When the final curtain of the Mercedes-Benz Fashion Week came down in the sold out tent at Branderburger Tor under the roaring applause of the audience last Saturday, everyone agreed: the fashion metropolis Berlin has made another giant leapforward.
On the days leading up to the event, thousands of trade visitors from all over the world converged on Berlin to take in the collections for next spring at the numerous functions and shows. The focus on the most important tradeshow for denim and streetwear on an international level - Bread & Butter - where more than 600 labels were exhibited and 90’000 visitors were expected, was even greater than usually, because it was celebrating its 10-year anniversary. For this reason, Berlin’s residents were invited this time as well. Not to the tradeshow itself, but to the concerts and parties taking place on three evenings. As well, the two “Shopping Nights“ organised by the tradeshow in the trendy neighbourhood Mitte helped the mega event grow even further. Meanwhile, tradeshow director Karl-Heinz Müller is already thinking about the future: the lease agreement for the area of the former airport Tempelhof is valid for eight more years and Müller has the option of extending it by 10 more years after that. And he is definitely inclined to stay for that long. During the current tradeshow he was talking about the “best event in Berlin to date“.
The Premium show featuring more than 1‘000 collections from the couture and ready-to-wear segment was again very well frequented. However, for many years Berlin’s Fashion Week has not been shaped by the two major events alone any more. A number of smaller tradeshows and showrooms around them are now covering a host of special areas. They include Bright, presenting skate and sportswear as an addition to the portfolio of Bread & Butter or the Project Gallery Showroom specialising in budding international avant-garde designers which has once again expanded with more than 50 collections and the relocation into larger premises. It was sharing the large area of Alte Münze with Capsule, a fashion collection represented in Berlin for the first time after taking part in New York, Las Vegas and Paris, showing off almost 60 collections in the segments premium denim and premium streetwear. Young designers were occupying the Collect Showroom. They were already taking part for the third season and are evolving into a fixed institution of Fashion Week.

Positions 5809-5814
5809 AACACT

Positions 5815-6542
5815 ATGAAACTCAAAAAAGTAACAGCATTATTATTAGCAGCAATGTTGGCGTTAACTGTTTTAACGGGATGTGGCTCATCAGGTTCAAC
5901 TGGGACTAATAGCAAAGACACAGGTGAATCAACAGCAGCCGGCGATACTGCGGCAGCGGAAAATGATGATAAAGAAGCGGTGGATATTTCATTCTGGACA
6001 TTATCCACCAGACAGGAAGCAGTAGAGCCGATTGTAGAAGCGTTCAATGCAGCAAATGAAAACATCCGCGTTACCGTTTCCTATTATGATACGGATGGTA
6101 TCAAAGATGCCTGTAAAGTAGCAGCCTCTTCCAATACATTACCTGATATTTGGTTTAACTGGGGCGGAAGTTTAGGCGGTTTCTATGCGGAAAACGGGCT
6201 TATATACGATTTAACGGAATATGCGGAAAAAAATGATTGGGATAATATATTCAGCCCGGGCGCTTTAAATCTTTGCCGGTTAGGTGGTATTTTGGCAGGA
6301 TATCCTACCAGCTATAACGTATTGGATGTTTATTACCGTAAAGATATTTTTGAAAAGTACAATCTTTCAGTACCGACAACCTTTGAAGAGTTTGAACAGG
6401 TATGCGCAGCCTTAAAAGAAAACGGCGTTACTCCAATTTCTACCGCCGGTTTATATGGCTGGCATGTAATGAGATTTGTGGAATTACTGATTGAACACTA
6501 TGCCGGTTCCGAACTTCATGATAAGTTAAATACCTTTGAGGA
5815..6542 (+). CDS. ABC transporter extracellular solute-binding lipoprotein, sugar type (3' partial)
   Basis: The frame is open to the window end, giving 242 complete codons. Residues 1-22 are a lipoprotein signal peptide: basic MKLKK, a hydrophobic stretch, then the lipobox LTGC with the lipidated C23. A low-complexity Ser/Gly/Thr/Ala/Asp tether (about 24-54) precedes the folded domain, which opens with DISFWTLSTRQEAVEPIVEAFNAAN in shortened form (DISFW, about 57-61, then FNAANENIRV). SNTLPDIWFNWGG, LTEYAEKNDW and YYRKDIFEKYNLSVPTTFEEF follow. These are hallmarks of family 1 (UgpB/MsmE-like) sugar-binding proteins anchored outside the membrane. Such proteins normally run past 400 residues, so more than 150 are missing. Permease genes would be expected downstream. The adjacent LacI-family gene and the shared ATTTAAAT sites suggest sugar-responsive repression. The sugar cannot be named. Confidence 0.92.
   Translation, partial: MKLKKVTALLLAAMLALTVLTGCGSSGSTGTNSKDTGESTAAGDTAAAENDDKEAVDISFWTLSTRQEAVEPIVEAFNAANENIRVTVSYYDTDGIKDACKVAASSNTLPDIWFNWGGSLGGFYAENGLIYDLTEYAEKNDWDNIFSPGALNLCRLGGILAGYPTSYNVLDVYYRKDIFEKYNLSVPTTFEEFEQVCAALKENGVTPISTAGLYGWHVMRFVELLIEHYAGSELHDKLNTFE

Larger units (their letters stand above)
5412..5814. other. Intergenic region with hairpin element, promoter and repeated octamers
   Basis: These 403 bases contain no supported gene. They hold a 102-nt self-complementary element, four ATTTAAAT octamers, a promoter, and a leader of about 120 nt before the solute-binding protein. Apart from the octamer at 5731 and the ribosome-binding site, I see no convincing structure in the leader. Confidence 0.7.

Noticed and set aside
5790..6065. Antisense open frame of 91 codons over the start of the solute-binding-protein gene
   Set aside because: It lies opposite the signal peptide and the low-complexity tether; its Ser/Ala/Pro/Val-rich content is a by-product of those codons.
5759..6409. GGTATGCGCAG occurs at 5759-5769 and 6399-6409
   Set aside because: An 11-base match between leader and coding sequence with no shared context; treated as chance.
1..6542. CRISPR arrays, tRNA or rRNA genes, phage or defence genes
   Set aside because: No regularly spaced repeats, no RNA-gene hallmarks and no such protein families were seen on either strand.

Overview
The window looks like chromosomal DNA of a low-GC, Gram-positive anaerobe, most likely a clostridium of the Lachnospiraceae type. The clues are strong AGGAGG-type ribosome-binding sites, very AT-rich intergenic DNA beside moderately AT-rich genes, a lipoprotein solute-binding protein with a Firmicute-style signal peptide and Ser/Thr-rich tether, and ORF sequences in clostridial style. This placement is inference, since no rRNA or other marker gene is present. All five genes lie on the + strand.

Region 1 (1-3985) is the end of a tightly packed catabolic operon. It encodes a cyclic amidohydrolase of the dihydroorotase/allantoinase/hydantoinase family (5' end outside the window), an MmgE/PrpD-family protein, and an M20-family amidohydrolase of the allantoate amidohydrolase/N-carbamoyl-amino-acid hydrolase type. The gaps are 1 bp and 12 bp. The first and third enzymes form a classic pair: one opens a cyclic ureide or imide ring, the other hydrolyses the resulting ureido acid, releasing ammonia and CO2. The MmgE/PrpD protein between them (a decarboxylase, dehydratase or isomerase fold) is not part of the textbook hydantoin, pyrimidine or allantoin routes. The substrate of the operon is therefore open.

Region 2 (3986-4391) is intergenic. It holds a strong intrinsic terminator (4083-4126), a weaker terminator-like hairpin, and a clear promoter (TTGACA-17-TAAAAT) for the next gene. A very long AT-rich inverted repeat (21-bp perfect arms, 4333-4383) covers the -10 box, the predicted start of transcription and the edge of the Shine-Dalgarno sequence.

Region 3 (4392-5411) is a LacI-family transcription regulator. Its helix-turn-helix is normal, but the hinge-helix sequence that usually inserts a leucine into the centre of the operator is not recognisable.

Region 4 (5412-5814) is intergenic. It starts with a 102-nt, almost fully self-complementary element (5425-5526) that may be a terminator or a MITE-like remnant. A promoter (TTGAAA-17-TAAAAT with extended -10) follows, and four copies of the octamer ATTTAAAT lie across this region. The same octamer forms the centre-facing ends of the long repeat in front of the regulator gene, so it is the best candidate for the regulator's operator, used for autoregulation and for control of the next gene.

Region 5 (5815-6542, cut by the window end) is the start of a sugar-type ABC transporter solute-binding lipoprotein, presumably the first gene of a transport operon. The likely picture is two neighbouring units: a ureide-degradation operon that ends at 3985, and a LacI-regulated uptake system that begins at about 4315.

Indeed, the eco fashion segment had to do without its major representative “The Key.to“ this summer – the organisers decided to take time out on short notice to dedicate their time to developing a new concept for next year – but it had a strong presence nevertheless. Aside from the established Green Showroom, presenting high-class green fashion at the luxury hotel Adlon, Munich’s fashion tradeshow In Fashion celebrated the premiere of its first event in Berlin, with a focus on brands produced according to ecological criteria.
Berlin is slowly becoming aware of the fact that the fashion industry has evolved into a solid economic factor in view of the growing success of Fashion Week – a factor not to be underestimated for a city still considered “poor but sexy“. This is also supported with figures. A study conducted by the Investment Bank Berlin concluded that the Fashion Week visitors alone infused close to 119 million Euro into the city. The general public also benefits from this money: the bank estimates that “the public income of Berlin increased by 16.6 million Euro thanks to the additional value added effects“. But fashion in Berlin is not only important during Fashion Week: the study states that the number of fashion enterprises in the city has increased by 29.4 percent since 2000 with approximately 3’7000 companies employing 11’5000 people obligated to pay social insurance contributions. No other city in Germany is even remotely capable of achieving similar growth rates. The times when Berlin could be discounted as more hype than substance may irrevocably be over.
From our correspondent in Berlin